BY Camila Belchior in Reviews | 25 FEB 20
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Issue 210

Anna Bella Geiger Probes the Nature of Brazilian Identity

At MASP and SESC Avenida Paulista, the artist’s survey asks who ‘belongs’ and who controls the national narrative

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BY Camila Belchior in Reviews | 25 FEB 20

For over 60 years, the Brazilian artist Anna Bella Geiger has fluidly traversed painting, sculpture, video, installation and photography, exploring systems and frameworks as varied as the human body, self-representation, mathematical equations, cartography, geography, the art world and varied socio-political issues. This survey comprises 190 artworks made since the early 1950s, which are installed across two venues on São Paulo’s iconic Paulista Avenue: SESC Avenida Paulista and Museu de Arte de São Paulo (MASP). Three installations (Circumambulatio, Circumambulation, 1972, Mesa, friso e vídeo macios, Soft Table, Frieze and Video, 1981, and Indiferenciados, Undifferentiated, 2001) and three videos (Passagens 1 and 2, Passages 1 and 2, both 1974, and Telefone sem fio, Wireless Phone, 1976) are on view at SESC, while at MASP a comprehensive selection showcases Geiger’s singular range, displayed in a 3-×-3-metre grid of temporary walls in the museum’s otherwise open-plan lower-level gallery.

Anna Bella Geiger, Carne na tábua, 1969, ink, etching, relief and collage on paper. Courtesy: the artist and Eduardo Ortega 

‘Anna Bella Geiger: Brasil nativo/Brasil alienígena’ (Native Brazil/Alien Brazil) borrows its title from the eponymous work created by Geiger in 1976–77, in which the artist appropriates photographic postcards from Manchete magazine picturing ‘the way of life’ of the indigenous Bororo people from the state of Mato Grosso. Geiger paired images of herself and her immigrant family at their Rio de Janeiro home with the postcards, displaying the two sets together in a pair of framed columns, with Brasil nativo (Bororo) on the left and Brasil alienígena (Geiger and family) on the right. The columns culminate in two large-scale photographs, one of a naked Bororo man and the other of Geiger in a blue dress, both in the same pose, aiming a bow and arrow at a high, unseen target. The artist’s juxtaposition points to the challenges of depicting Brazil’s diverse population: who gets represented and by whom.  

Anna Bella Geiger, Passagens I, 1974, video still. Courtesy: the artist 

Painting has been a recurring medium in Geiger’s practice and a selection of 20 watercolours and gouaches dating from the 1960s, representing human organs and viscera, greet visitors at the entrance to the show. To the right of these hang several of Geiger’s shaped-canvas paintings from the mid-1980s. Some are simple ellipses, while others consist of geometric forms laid atop each other, their surfaces at times smooth, at others textured. The artist’s interest in sculptural surfaces is also on display in a section dedicated to her interest in cartography, geography and the discourses of power therein. The semi-circular diptych A parte – Geométrica brasileira (The Part – Brazilian Geometric, 1984) – a pair of softly padded, wedge-shaped canvases, painted and screenprinted in beige and green – resembles two slices of differing sizes cut from the same orthographic map. The title reiterates each panel’s sense of isolation from an imagined whole, a nod, perhaps, to Brazil’s cultural isolation at the time, when the country was under a repressive military dictatorship (1964–85).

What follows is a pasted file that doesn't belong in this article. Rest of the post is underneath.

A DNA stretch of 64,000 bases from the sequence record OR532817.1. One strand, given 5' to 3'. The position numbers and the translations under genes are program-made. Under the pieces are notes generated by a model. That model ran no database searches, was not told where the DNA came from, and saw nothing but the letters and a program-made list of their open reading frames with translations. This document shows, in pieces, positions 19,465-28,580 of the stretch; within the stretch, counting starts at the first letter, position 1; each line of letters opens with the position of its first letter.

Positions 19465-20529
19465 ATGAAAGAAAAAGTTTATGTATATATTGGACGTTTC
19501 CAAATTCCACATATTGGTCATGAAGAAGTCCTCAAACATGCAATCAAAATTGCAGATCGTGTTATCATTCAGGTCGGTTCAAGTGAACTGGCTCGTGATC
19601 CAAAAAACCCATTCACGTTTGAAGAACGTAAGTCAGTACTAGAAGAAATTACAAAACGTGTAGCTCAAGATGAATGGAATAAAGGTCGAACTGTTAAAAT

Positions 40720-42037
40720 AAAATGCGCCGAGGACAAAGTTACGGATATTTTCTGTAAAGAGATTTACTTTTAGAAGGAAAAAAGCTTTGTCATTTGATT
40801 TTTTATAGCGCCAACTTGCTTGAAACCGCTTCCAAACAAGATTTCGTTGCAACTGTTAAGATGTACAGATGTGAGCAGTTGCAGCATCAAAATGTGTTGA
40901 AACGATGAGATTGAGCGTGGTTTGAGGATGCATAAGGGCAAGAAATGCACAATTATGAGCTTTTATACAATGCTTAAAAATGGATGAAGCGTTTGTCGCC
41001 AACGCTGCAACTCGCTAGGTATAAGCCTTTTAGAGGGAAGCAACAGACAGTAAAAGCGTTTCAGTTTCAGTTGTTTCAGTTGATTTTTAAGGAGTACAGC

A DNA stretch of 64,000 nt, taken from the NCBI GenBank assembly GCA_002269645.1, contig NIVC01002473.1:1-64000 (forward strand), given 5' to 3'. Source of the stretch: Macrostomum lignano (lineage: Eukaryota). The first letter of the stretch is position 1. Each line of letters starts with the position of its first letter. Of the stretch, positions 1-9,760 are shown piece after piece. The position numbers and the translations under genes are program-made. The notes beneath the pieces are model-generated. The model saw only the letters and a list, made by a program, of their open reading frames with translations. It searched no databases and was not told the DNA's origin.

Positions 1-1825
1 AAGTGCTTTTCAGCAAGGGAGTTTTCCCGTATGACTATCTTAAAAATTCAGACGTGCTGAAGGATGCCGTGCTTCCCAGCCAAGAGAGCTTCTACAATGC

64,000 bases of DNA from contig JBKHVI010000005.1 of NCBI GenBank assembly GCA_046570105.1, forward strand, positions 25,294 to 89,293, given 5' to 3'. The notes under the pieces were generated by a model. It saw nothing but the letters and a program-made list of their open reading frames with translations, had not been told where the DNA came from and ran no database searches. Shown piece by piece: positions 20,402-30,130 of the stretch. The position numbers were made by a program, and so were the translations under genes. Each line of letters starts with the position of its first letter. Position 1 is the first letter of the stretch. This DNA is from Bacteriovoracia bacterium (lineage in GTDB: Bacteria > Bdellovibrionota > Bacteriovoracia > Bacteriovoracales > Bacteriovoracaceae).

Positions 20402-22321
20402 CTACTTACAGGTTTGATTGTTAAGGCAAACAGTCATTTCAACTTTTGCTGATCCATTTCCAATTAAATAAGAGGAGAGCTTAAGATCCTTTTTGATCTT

Anna Bela Geiger, Sobre a arte / Diga conosco: bu-ro-cra-cia, 1978, acrylic on canvas, 75 × 76 cm. Courtesy: Coleção Gilbero Chateaubriand MAM Rio and Jaime Acioli 

Geiger’s iconic series ‘Burocracia’ (Bureaucracy), comprising paintings and videos dating from the mid-1970s to the 2010s, appropriates a 1970s television advertisement for ointment in which four women each pronounce one of the syllables of the product’s name. In her parodies, Geiger substitutes the product name with the word ‘burocracia’ alongside the phrase ‘sobre a arte’ (about art), as a criticism of art-market consensus and its effects on aesthetic production. ‘Burocracia’ at once confronts the commodification of art and the institutional models that formalize creativity. 

Geiger’s exhibition is part of ‘Women’s Histories, Feminist Histories’, a year-long programme at MASP focusing on women artists and feminist practices. A broadly comprehensive survey of Geiger’s experimentation with different media and engagement with pressing topics, it reveals how tremendously relevant her work remains today. 

Main image: Anna Bella Geiger, 'Native Brazil / Alien Brazil', 2020, installation view. Courtesy: MASP and SESC Avenida Paulista, São Paulo

Camila Belchior is an independent writer, art historian and critic, based in São Paulo.

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